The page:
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Digital synthesizer

Review: Tone2 Nemesis 2

Published 11:15 am on Wednesday 16th February 2022 by Beat Magazine

The Additive Spectral Editor can be used to bend the included or imported waveforms to fit.

The main focus of this free update was on improving the operation and general handling, which is already evident when loading the plug-in. Loading is now noticeably faster than with its predecessor, and the optimizations are also apparent when switching presets. The user interface has been adapted to modern hardware with higher resolution; four sizes are available and the plug-in automatically detects the perfect resolution for your monitor. The increased contrast is easy on the eyes and makes navigating in the browser easier. In addition, there are numerous improvements to the standalone version, which now offers an audio recorder, among other things.

Variety of digital synthesis

Nemesis is digital from the ground up and doesn‘t even try to compensate for this with virtual-analog borrowings. Over twenty synthesis types that can be combined with each other cover a very broad spectrum of digital sounds, including the classics: FM, Additive, Formant and Wavetable synthesis, Waveshaping, PWM, Sync and Ring Modulation. Two oscillators form the basis, each with a carrier and a modulator wave as well as parameters such as detuning, drift, phase, FM intensity and feedback. Of particular interest is NeoFM, a mixture of the phase modulation of the DX7 and others, and the FM of analog synthesizers. Besides classic sine, other waveforms can be used for FM, which makes sound design more flexible and also allows for more skewed and distorted sounds. In Version 2, the supply of waveforms has been significantly increased once again. A total of 119 new waveforms have been added, including several „noisy“ and „complex“ variants. Nemesis‘ sound spectrum is expanded by the ability to resynthesize your own waveforms and edit them in an Additive Spectrum Editor. You can import your own samples and use them for FM or other digital algorithms. To control the resulting overtone orgies, there is a low-pass filter. In contrast to the subtractive synthesis of analog synthesizers, it acts directly on the waveform, which allows you to intervene more specifically in the sound spectrum. Nevertheless, we would have liked to see a downstream resonant filter of the classic kind for some sounds.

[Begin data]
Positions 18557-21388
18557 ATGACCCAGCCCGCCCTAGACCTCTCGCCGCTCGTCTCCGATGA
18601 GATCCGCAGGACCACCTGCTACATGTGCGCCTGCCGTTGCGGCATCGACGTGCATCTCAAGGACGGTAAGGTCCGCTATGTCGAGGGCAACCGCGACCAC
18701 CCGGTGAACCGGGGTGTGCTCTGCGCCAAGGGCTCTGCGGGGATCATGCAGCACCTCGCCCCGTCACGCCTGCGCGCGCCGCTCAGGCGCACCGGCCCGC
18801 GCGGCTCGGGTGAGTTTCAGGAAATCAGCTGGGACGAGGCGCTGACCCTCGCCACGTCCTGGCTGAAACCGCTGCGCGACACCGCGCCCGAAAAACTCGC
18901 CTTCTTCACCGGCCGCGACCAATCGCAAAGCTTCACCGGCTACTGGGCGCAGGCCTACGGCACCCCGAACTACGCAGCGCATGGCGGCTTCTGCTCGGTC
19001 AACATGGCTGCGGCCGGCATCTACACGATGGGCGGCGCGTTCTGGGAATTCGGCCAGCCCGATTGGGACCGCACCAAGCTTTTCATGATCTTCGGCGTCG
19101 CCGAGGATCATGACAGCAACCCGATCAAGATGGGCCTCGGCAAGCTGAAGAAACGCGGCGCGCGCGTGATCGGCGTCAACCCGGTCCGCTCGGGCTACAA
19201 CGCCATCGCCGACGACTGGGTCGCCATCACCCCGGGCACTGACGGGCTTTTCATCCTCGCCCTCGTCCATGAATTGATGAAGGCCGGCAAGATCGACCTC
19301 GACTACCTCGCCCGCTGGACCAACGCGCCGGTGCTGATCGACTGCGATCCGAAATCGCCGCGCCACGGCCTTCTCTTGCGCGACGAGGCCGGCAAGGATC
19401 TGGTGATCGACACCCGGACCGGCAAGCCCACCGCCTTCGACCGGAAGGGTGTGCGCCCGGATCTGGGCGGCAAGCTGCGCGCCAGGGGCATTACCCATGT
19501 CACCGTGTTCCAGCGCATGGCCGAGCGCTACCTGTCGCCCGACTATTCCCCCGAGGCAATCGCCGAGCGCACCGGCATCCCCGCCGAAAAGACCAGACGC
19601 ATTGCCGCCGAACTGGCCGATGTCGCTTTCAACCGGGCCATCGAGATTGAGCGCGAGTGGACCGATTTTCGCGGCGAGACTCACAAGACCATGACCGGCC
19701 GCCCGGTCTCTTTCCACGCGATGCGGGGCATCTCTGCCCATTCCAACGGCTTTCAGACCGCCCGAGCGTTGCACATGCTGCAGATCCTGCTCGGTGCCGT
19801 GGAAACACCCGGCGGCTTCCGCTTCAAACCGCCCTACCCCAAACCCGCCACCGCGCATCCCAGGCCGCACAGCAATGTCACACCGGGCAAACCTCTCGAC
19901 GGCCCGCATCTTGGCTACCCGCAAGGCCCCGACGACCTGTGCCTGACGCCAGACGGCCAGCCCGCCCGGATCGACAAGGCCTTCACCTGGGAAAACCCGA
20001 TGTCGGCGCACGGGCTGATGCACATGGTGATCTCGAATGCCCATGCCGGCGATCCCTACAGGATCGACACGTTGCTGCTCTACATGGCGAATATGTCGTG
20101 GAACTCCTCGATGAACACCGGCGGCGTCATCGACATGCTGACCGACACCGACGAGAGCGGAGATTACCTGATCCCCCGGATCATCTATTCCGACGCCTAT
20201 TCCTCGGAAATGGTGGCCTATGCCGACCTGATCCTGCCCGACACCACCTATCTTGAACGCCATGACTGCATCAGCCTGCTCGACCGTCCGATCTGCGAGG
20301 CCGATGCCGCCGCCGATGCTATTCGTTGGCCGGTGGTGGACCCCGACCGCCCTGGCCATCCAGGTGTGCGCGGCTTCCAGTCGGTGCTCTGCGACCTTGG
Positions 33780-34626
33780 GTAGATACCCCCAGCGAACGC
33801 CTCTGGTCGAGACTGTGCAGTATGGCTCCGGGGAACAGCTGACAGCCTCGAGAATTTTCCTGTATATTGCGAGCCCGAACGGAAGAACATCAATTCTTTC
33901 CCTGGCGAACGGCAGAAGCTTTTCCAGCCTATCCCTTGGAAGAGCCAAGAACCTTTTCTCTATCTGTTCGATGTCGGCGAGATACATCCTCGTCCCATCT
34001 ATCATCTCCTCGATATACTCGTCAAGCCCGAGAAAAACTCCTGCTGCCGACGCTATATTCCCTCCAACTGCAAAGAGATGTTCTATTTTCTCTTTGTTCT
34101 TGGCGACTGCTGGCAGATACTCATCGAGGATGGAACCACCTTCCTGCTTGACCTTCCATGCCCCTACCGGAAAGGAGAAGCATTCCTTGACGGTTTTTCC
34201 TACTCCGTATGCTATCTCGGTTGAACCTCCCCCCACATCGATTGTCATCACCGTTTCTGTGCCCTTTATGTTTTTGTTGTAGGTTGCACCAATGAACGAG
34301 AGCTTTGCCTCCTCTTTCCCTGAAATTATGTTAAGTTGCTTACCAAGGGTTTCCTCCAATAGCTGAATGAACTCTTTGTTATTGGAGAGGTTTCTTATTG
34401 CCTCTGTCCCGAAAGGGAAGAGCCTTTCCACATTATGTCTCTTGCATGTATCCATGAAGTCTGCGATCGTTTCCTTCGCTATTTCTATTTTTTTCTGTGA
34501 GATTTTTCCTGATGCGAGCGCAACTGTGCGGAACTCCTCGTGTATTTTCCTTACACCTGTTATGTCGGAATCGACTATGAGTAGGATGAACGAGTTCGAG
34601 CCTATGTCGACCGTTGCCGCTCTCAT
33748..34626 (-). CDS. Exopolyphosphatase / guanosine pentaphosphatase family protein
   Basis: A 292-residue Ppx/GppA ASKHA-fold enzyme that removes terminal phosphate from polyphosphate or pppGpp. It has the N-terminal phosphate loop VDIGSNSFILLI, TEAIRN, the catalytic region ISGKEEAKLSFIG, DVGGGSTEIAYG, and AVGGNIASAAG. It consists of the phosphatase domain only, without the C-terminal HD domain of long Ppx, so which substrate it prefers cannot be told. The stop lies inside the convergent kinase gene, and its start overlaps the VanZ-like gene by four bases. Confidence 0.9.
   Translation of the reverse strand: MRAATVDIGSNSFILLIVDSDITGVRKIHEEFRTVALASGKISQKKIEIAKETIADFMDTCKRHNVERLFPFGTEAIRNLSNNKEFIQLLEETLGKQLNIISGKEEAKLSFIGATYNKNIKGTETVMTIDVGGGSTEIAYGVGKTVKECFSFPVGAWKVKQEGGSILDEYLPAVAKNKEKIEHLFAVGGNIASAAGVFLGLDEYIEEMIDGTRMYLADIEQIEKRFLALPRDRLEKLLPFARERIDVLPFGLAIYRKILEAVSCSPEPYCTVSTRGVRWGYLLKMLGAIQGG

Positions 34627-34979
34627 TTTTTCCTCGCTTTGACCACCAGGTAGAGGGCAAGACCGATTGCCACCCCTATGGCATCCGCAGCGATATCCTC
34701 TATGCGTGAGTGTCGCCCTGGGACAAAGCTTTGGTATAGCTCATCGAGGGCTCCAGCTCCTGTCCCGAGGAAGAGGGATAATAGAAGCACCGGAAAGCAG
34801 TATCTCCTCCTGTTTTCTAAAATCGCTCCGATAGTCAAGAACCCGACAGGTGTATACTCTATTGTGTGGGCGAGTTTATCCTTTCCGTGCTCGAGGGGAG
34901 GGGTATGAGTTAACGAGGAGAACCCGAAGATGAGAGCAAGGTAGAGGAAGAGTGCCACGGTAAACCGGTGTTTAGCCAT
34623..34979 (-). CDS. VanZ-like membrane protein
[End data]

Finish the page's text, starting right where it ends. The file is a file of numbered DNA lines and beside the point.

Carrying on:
Surprises and coincidences

Since not all combinations of algorithms and waveforms produce immediate musical results, experimentation is the order of the day. Even if you have some experience with synthesizers and their programming, Nemesis is always good for interesting surprises and novel sounds, while specific programming does not always lead to the same goal. Fittingly, Nemesis 2 has a new Random function that provides random sound variations. With such a complex synthesizer as Nemesis, the results achieved range from amazing stand-alone signature sounds to barely usable digital chaos sounds. A modulation matrix provides movement in the sound, but having only two LFOs and envelopes seems a bit insufficient to us.

New effects, arpeggiator

The two effects units are of the usual high quality and flexibility, and have been expanded once again. The new classic analog chorus is useful, which softens the often quite hard sounding digital sounds pleasantly and makes them sound rounder. In addition, Nemesis in Version 2 can provide even thicker sounds, since in the well-known SuperSaw manner, you can optionally layer 3, 5, 7 or 9 voices. And the new Haas effect provides for a widening of the stereo panorama. The multitap, delay, pingpong, delaydual, and doubler delayband effects have been reworked and now sound less out of tune, which increases their practical usefulness.

The powerful duo of arpeggiator/StepLFO and Gate Sequencer is also an important part of the sound generation, whose palette ranges from FM classics to modern Wobble and Electro sounds. The strengths lie in raw, aggressive and assertive digital sounds that are set in motion with the modulators.

Verdict

Many detail improvements make this flexible digital synthesizer even more accessible, while the additional waveforms and effects expand the already huge creative and sound potential. If you are looking for unique and fresh digital sounds, Nemesis leaves little to be desired with a combination of different sound synthesis, inspiring arpeggiator and good effects.

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The Producer Blog
by Beat Magazine

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